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Wednesday, March 12, 2008

Pragmatic but never passive - Singapore Foreign Policy

Pragmatic but never passive
President SR Nathan delivered the MFA Diplomatic Academy's inaugural S. Rajaratnam Lecture on Monday. Here is an edited excerpt of his lecture

AS WITH most other countries, geopolitical circumstances played a big role in the formulation of our foreign policy.
The circumstances under which we gained independence underscored our inherent vulnerability. Located in a then politically volatile region, our foreign policy, made on the run, was directed at coping with this vulnerability.

In the initial years, much of our attention was focused on managing relations with Malaysia, from whom we were newly separated, and restoring ties with Indonesia in the aftermath of Konfrontasi. Given their importance, relations with these countries were handled at the highest political level.

We sought good and stable relations with both Malaysia and Indonesia for the long term. But the fact remained that Singapore and our neighbours were organised differently. We sought to ensure that bilateral relations with Malaysia and Indonesia were conducted on the basis of mutual respect, mutual benefit and sovereign equality. But even as we sought to accommodate each other, we held to our principles and our rights as an independent country.

This was why we stood firm on the death sentence of the two Indonesian marines, despite appeals from the highest office in Indonesia and threats of reprisal. Their hanging sparked street protests in Jakarta and the Singapore Embassy was torched.

It was also for the same reason that we took a firm stand on the caning of Michael Fay in 1994, despite the appeal from the US president and the impact on our bilateral relations with the United States.
I was then our ambassador to Washington. There was a huge media storm in the US but we stood firm. After careful deliberation, the Singapore Government decided to reduce the number of strokes from six to four. The administration was not satisfied and thereafter we had to spend time and effort to repair the damage to our bilateral relations.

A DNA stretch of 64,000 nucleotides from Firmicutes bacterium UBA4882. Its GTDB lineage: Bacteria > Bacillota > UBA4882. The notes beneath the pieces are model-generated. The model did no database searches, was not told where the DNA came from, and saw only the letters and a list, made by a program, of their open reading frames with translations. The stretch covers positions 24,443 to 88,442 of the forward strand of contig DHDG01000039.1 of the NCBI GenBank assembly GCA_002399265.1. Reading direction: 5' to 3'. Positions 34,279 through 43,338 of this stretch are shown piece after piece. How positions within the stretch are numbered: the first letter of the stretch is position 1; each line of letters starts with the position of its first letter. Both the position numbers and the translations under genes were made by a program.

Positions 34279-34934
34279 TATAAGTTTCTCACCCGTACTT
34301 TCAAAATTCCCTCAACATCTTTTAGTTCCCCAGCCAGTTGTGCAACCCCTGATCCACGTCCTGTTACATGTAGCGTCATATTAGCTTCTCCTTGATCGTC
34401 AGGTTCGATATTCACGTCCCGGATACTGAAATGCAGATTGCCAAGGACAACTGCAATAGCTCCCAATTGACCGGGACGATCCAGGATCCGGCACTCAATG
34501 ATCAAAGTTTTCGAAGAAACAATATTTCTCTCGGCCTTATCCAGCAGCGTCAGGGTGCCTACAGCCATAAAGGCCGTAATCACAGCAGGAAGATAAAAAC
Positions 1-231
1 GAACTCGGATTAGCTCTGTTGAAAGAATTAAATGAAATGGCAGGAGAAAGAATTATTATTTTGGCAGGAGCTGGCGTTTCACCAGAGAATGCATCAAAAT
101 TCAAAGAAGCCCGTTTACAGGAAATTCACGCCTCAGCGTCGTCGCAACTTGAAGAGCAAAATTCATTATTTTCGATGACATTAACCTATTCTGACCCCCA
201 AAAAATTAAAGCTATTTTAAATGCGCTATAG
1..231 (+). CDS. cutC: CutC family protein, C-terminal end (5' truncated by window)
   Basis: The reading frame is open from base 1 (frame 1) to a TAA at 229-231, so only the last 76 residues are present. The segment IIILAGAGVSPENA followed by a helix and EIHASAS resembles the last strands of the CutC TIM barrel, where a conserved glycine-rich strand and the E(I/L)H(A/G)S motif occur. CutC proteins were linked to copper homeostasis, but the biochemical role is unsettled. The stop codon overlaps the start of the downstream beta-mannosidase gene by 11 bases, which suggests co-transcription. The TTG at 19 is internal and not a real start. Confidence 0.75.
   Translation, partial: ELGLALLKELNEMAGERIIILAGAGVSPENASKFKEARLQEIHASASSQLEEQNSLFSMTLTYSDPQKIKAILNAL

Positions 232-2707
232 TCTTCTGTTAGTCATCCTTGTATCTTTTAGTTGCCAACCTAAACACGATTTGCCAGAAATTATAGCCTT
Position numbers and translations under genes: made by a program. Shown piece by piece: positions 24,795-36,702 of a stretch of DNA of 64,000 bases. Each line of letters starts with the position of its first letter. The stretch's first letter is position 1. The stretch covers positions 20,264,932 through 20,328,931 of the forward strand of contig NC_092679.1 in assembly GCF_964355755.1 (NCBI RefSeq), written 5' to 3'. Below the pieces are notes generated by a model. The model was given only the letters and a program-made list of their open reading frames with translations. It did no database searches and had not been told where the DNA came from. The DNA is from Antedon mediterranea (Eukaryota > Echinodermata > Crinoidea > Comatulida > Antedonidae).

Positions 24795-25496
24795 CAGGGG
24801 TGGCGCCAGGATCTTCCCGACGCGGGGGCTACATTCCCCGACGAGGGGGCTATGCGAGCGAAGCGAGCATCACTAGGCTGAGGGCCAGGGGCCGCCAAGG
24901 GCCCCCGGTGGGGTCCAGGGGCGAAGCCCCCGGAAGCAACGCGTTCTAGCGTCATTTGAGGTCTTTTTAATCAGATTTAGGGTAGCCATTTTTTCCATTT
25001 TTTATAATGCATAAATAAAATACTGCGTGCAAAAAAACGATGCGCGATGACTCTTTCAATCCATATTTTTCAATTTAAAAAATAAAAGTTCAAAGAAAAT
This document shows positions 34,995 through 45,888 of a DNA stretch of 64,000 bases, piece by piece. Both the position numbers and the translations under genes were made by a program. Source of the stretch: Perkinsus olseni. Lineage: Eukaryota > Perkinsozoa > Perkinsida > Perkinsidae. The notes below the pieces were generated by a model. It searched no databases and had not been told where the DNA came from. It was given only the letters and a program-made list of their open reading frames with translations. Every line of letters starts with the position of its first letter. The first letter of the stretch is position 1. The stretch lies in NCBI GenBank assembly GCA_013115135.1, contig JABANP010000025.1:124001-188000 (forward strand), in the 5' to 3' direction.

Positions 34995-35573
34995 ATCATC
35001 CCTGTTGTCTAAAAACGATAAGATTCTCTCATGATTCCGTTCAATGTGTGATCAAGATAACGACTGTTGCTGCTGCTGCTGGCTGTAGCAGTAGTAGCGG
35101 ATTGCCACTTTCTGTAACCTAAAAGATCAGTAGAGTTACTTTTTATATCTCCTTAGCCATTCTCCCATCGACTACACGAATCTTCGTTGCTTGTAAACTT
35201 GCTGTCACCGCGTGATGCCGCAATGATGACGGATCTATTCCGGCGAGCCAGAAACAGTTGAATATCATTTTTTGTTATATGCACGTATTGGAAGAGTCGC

But by the end of his second term, president Bill Clinton took the historic decision to begin free trade agreement negotiations with Singapore.

Beyond fostering relations with our immediate neighbours, we also sought to create and secure for Singapore external political, diplomatic and economic space. We reached out to the developed countries. As a small state in a dangerous and uncertain world, we have also seen it in our interest to wrap ourselves in something larger, whether it is Asean, the United Nations or international legal regimes.

We worked to keep the regional architecture open and welcomed the constructive engagement of major powers. Mr S. Rajaratnam famously described this approach in a speech to the Asia Society in New York in 1973: 'Like the sun the great powers will, by their very existence, radiate gravitational power. But if there are many suns then the smaller planets can, by judicious balancing of pulls and counter-pulls, enjoy a greater freedom of movement.'

Through the decades, Singapore consistently insisted on and entrenched the principle of 'open regionalism'. We also worked with likeminded countries to create networks to enhance the region's openness while maintaining Asean's diplomatic centrality.

Another approach which characterised Singapore's foreign policy was pragmatism. As a small country, Singapore took a realistic view of its limitations and constraints. We knew very well that we had very little influence over our external environment. We dealt with the business of foreign relations without sentiment, ideology or illusion. Pragmatism is not the abjuration of idealism or the pursuit of idealistic goals but a necessary condition in international relations, particularly for small states.

To recognise limitations is not to be passive. Between what actually exists and what must ultimately be accepted lies a margin of possibilities. We have always taken a pragmatic and focused attitude and have been able at times to transcend our smallness and limits and make an impact far exceeding our size.